Senate Finance Committee Chairman Orrin Hatch. Photo credit: Shutterstock.

Senate Republicans have released a plan for revamping the nation’s tax system that preserves some valuable deductions and exemptions for college students and student loan borrowers targeted for elimination by the House.

The Senate’s tax plan would allow student loan borrowers to continue to deduct up to $2,500 in student loan interest from their taxable income, and also permit universities keep providing tax-free tuition discounts or waivers to graduate assistants, university employees and their families.

But which tax plan would be better a better deal for you — the House or Senate version — may depend on what state you live in.

The Senate’s tax plan would end the practice of allowing you to deduct many state and local taxes on your federal return, which could be bad news for residents of states where taxes are high, like California, New York and Illinois.

A summary of the tax plan was provided to Republican senators by the Senate Finance Committee Thursday morning. In the absence of actual legislation, reporters spent the rest of the day piecing together the details (Update: A summary of the bill and estimated impact on revenue have been posted on the Senate Finance Committee’s website in advance of a Nov. 13 hearing).

According to the Washington Post:

  • The Senate’s approach to state and local taxes could cause problems for House Republicans in high-tax states, where voters would be unhappy if they ended up paying as much or more in federal taxes as they do today.
  • Like the House, the Senate would simplify the process of filing taxes — and reduce the overall tax bills of many families — by doubling the standard deduction claimed by taxpayers who don’t itemize their returns.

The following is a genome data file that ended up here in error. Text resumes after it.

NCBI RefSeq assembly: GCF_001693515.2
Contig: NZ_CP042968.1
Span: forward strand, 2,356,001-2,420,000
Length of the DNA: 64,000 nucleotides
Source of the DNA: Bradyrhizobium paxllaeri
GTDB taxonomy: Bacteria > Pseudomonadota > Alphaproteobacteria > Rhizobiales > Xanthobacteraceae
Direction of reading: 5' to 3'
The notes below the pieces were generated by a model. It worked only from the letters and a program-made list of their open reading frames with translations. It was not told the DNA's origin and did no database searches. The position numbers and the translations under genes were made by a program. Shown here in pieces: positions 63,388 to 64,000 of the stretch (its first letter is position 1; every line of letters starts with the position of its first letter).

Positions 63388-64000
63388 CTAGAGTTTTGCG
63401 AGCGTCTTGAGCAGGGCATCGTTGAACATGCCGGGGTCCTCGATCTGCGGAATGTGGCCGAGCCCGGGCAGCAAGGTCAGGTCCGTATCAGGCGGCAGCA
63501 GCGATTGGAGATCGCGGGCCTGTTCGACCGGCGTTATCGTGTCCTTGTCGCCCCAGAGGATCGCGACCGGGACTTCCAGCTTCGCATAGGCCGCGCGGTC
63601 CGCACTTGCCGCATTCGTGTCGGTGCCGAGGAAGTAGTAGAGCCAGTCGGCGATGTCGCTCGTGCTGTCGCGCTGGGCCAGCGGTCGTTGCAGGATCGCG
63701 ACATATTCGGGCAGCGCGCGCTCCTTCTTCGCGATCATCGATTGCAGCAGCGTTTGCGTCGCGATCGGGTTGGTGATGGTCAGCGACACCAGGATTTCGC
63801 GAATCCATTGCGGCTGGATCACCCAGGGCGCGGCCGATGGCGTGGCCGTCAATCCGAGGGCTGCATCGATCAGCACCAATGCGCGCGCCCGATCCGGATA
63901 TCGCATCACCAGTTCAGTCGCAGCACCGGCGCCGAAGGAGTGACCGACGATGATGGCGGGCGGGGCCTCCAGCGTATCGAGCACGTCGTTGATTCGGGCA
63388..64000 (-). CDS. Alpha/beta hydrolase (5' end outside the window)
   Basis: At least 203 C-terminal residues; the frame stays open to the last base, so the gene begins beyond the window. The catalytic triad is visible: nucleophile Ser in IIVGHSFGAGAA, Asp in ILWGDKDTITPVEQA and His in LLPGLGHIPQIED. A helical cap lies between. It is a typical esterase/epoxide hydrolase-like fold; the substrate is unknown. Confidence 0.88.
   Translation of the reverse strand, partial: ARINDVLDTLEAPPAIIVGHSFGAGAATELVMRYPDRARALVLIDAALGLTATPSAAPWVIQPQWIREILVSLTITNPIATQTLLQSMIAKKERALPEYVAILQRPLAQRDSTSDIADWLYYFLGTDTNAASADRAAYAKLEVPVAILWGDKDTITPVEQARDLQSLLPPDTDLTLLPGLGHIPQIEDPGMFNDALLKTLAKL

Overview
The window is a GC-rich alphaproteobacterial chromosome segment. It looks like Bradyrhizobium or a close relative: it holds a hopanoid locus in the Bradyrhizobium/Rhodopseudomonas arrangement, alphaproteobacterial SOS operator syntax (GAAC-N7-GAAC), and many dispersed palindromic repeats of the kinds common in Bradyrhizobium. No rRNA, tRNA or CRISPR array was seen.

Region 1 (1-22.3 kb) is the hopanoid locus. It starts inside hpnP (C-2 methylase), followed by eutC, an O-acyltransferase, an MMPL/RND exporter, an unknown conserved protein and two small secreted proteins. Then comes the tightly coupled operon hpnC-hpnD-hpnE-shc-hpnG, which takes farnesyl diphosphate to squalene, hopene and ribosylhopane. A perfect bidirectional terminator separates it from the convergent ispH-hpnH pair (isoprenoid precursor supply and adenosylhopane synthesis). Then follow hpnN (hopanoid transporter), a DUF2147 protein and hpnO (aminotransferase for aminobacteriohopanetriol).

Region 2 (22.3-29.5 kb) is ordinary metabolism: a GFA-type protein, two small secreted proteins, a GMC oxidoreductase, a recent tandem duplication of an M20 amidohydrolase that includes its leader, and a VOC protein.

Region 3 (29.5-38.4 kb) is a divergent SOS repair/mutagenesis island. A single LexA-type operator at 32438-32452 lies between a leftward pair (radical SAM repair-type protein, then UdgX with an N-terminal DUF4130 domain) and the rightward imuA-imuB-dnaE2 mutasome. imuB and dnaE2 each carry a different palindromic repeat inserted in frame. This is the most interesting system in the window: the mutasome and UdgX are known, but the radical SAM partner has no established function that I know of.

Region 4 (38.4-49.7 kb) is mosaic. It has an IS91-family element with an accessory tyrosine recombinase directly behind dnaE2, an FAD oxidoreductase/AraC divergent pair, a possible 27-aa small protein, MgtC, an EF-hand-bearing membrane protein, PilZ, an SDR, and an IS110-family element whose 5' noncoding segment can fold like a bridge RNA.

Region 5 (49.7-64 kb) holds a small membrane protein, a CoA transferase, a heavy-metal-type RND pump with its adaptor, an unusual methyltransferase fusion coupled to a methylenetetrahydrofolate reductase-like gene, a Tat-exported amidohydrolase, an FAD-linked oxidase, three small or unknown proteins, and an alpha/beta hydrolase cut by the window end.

• The Senate plan would allow student loan borrowers to continue to deducting some of the interest they pay on their student loans. The student loan interest deduction is an “above-the-line deduction” that can be claimed even if you’re claiming the standard deduction. While the House has proposed limiting a similar deduction for mortgages to the interest payments on the first $500,000 of your home loan, the Senate bill would keep the current $1 million limit in place.
  • Because Republicans have a more narrow majority in the Senate than in the House, it’s likely that any bill that manages to win approval in both chambers will more closely resemble the Senate version.

The New York Times reports:

  • The Senate will not require the IRS to consider tuition discounts and waivers provided to graduate teaching assistants and researchers as taxable income. The House’s plan to tax those benefits generated protests from grad students this week.

According to Bloomberg:

  • The Senate plan preserves the federal income tax exemption on private activity bonds, which finance not only projects like affordable housing, schools, and hospitals, but many nonprofit and state-based student lending programs. Lenders have objected to the House’s proposal to eliminate this tax perk for investors, saying it helps them provides loans with reduced rates and fees that have saved student loan borrowers $815 million to date.

The Hill reports:

  • The Senate plan to pay for some of the deductions it’s restoring by delaying by one year the House’s proposal to cut the coporate tax rate from 35 percent to 20 percent. Delaying implentation until 2019 would, The Hill reports, “be a disappointment to President Trump and House Republicans who say it is important to lower the corporate rate immediately to create jobs and help U.S. companies.”

According to Politico:

  • “Reconciling the House and Senate plans and getting sign-off from Trump is likely to be daunting. The change in the corporate tax cut from the House bill, which would institute a 20 percent corporate rate in 2018, is likely to anger Trump and the White House, which wants the change to happen as soon as possible.”

A longtime news reporter and editor, Matt Carter is out to help consumers find the information they need to make informed decisions about their personal finances. He's an avid producer and consumer of news and analysis about new business models and tools, market trends, and politics and regulations. Email: